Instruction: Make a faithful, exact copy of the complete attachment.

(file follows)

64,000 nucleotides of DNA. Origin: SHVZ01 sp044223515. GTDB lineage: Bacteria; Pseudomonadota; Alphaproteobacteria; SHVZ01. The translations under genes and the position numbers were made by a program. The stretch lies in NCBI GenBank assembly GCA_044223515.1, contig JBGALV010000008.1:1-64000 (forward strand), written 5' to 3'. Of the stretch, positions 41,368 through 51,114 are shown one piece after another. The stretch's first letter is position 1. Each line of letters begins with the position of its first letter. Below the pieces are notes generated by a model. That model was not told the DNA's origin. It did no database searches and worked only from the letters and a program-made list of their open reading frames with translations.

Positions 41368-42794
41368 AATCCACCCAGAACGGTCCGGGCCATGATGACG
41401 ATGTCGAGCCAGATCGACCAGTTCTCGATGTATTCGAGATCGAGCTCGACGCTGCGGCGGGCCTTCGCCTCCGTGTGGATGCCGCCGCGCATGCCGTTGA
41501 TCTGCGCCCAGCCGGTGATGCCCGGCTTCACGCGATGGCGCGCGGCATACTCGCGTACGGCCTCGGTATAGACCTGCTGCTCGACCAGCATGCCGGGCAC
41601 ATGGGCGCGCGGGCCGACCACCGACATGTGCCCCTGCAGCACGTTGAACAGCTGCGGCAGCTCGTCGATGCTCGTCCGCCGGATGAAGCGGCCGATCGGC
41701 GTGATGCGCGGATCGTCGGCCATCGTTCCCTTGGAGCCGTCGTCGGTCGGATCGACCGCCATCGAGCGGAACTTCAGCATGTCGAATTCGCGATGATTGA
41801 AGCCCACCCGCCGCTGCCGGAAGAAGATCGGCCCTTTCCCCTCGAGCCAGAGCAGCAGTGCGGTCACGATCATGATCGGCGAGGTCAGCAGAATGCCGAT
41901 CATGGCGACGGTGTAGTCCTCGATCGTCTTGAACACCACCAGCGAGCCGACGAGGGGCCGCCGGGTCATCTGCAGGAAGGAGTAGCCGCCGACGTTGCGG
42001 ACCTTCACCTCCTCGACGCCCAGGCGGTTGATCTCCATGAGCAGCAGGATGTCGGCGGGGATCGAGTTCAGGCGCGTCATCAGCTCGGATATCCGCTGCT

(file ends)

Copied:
64,000 nucleotides of DNA. Origin: SHVZ01 sp044223515. GTDB lineage: Bacteria; Pseudomonadota; Alphaproteobacteria; SHVZ01. The translations under genes and the position numbers were made by a program. The stretch lies in NCBI GenBank assembly GCA_044223515.1, contig JBGALV010000008.1:1-64000 (forward strand), written 5' to 3'. Of the stretch, positions 41,368 through 51,114 are shown one piece after another. The stretch's first letter is position 1. Each line of letters begins with the position of its first letter. Below the pieces are notes generated by a model. That model was not told the DNA's origin. It did no database searches and worked only from the letters and a program-made list of their open reading frames with translations.

Positions 41368-42794
41368 AATCCACCCAGAACGGTCCGGGCCATGATGACG
41401 ATGTCGAGCCAGATCGACCAGTTCTCGATGTATTCGAGATCGAGCTCGACGCTGCGGCGGGCCTTCGCCTCCGTGTGGATGCCGCCGCGCATGCCGTTGA
41501 TCTGCGCCCAGCCGGTGATGCCCGGCTTCACGCGATGGCGCGCGGCATACTCGCGTACGGCCTCGGTATAGACCTGCTGCTCGACCAGCATGCCGGGCAC
41601 ATGGGCGCGCGGGCCGACCACCGACATGTGCCCCTGCAGCACGTTGAACAGCTGCGGCAGCTCGTCGATGCTCGTCCGCCGGATGAAGCGGCCGATCGGC
41701 GTGATGCGCGGATCGTCGGCCATCGTTCCCTTGGAGCCGTCGTCGGTCGGATCGACCGCCATCGAGCGGAACTTCAGCATGTCGAATTCGCGATGATTGA
41801 AGCCCACCCGCCGCTGCCGGAAGAAGATCGGCCCTTTCCCCTCGAGCCAGAGCAGCAGTGCGGTCACGATCATGATCGGCGAGGTCAGCAGAATGCCGAT
41901 CATGGCGACGGTGTAGTCCTCGATCGTCTTGAACACCACCAGCGAGCCGACGAGGGGCCGCCGGGTCATCTGCAGGAAGGAGTAGCCGCCGACGTTGCGG
42001 ACCTTCACCTCCTCGACGCCCAGGCGGTTGATCTCCATGAGCAGCAGGATGTCGGCGGGGATCGAGTTCAGGCGCGTCATCAGCTCGGATATCCGCTGCT